BILL ANALYSIS                                                                                                                                                                                                    



                                                                    SB 1277  


                                                                    Page  1





          Date of Hearing:  August 3, 2016


                        ASSEMBLY COMMITTEE ON APPROPRIATIONS


                               Lorena Gonzalez, Chair


          SB 1277  
          (Hancock) - As Amended April 4, 2016


           ----------------------------------------------------------------- 
          |Policy       |Natural Resources              |Vote:|6 - 3        |
          |Committee:   |                               |     |             |
          |             |                               |     |             |
          |             |                               |     |             |
           ----------------------------------------------------------------- 


          Urgency:  No  State Mandated Local Program:  YesReimbursable:   
          No


          SUMMARY:


          This bill requires a public agency with discretionary authority  
          over the Bulk and Oversized Terminal project, located in the  
          former Oakland Army Base (OBOT), to prepare or cause to be  
          prepared, a supplemental environmental impact report (EIR) to  
          consider and mitigate the shipment of coal through the terminal.  
           


          This bill also states legislative findings and declarations  
          including that during the consideration of the EIR, coal was not  
          considered as a commodity that would be shipped through the  








                                                                    SB 1277  


                                                                    Page  2





          terminal.


          FISCAL EFFECT:


          Unknown significant costs, which could be state or local costs  
          depending on which public agency would have the next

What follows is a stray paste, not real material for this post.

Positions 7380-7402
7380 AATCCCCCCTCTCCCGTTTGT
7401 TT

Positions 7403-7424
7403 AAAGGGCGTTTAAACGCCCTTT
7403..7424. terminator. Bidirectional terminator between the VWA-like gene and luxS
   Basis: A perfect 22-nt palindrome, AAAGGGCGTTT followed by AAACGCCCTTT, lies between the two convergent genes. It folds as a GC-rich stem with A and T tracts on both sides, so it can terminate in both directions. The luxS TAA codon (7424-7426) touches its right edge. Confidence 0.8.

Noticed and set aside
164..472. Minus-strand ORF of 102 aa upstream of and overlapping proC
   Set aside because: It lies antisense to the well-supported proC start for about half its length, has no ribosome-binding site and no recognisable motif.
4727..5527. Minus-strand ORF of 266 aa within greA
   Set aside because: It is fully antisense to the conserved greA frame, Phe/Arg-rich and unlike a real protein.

discretionary authority over approving a project.  These costs  
          would be recovered by fees charged to the project proponent for  
          the cost of preparing the supplemental EIR.   





          The duty to prepare a supplemental EIR could fall to any one of  
          several public entities that may have permitting authority over  
          a project, including the City of Oakland, the Bay Area Air  
          Quality Management District (BAAQMD), the San Francisco Bay  
          Conservation and Development Commission (BCDC), or other public  
          agency.  


          To the extent the responsibility falls to a state entity, there  
          would be significant state costs, and potential impacts  
          particularly if the agency has no expertise in considering  
          environmental issues that fall outside of its purview.  These  
          costs would eventually be recovered by fees charged to the  
          project proponent, but the responsible agency could experience  
          significant workload disruptions and incur secondary fiscal  
          impacts.


          COMMENTS:


          1)Purpose.  According to the author:









                                                                    SB 1277  


                                                                    Page  3






            "Most recently, the City of Oakland has adopted a zoning  
            ordinance to amend the Oakland Municipal Code and to prohibit  
            the storage and handling of coal and coke at bulk material  
            facilities or terminals throughout the City of Oakland. The  
            City's zoning ordinance comes as a result of a proposed  
            project at the former Oakland Army Base that would bring up to  
            10 million tons of coal to West Oakland each year.  Coal would  
            come on railroad lines from Utah and be transferred to cargo  
            ships for export to China and other overseas countries.  If  
            built, it will be nearly four times larger than any coal  
            export terminal in the West Coast.


            Although the zoning ordinance was adopted, it does not stop  
            the coal export terminal from being built. The project  
            developer has publicly advised that he will enter litigation  
            and sue the City of Oakland for breach of contract and  
            violation of his vested rights. If litigation takes place, and  
            the developer is victorious in court, he can move on with the  
            coal export facility and not have to do an Environmental  
            Impact Report (EIR). The City's zoning ordinance adopts CEQA